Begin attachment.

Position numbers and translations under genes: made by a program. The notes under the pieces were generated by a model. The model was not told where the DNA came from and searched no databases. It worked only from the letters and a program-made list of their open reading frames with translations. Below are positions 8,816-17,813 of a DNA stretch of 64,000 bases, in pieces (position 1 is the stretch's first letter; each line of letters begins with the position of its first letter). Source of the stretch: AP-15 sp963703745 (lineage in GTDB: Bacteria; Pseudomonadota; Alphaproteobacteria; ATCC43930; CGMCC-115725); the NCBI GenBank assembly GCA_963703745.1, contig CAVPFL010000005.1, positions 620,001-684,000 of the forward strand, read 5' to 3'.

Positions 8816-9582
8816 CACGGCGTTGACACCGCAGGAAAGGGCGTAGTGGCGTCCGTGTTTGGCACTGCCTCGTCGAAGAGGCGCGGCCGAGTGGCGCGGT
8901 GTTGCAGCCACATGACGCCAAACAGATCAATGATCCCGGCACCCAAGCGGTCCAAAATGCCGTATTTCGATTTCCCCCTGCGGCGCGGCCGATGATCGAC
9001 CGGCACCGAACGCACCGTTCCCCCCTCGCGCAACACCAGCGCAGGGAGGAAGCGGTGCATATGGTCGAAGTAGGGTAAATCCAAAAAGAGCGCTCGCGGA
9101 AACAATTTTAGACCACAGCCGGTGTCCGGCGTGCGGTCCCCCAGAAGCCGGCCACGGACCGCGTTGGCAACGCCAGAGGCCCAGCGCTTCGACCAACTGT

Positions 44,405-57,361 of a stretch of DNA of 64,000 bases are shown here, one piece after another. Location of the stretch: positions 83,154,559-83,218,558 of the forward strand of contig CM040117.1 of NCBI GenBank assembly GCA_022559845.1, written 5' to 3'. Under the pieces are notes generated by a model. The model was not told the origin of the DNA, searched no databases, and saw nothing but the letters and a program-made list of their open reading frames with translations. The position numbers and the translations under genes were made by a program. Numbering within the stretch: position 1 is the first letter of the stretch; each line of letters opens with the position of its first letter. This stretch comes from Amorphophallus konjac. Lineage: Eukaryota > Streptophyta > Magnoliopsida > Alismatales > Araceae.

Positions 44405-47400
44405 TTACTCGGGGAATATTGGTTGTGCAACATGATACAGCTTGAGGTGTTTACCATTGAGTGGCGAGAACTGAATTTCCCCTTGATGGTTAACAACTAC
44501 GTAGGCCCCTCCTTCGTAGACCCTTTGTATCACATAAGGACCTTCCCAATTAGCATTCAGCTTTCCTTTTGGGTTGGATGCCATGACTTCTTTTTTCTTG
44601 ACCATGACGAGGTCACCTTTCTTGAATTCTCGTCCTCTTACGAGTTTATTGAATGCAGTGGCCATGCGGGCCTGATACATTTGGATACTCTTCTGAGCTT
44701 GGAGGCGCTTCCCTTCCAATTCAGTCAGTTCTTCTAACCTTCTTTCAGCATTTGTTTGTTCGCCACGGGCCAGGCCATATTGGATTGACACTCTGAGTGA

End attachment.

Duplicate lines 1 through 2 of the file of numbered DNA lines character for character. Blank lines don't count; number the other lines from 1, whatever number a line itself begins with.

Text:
Position numbers and translations under genes: made by a program. The notes under the pieces were generated by a model. The model was not told where the DNA came from and searched no databases. It worked only from the letters and a program-made list of their open reading frames with translations. Below are positions 8,816-17,813 of a DNA stretch of 64,000 bases, in pieces (position 1 is the stretch's first letter; each line of letters begins with the position of its first letter). Source of the stretch: AP-15 sp963703745 (lineage in GTDB: Bacteria; Pseudomonadota; Alphaproteobacteria; ATCC43930; CGMCC-115725); the NCBI GenBank assembly GCA_963703745.1, contig CAVPFL010000005.1, positions 620,001-684,000 of the forward strand, read 5' to 3'.

Positions 8816-9582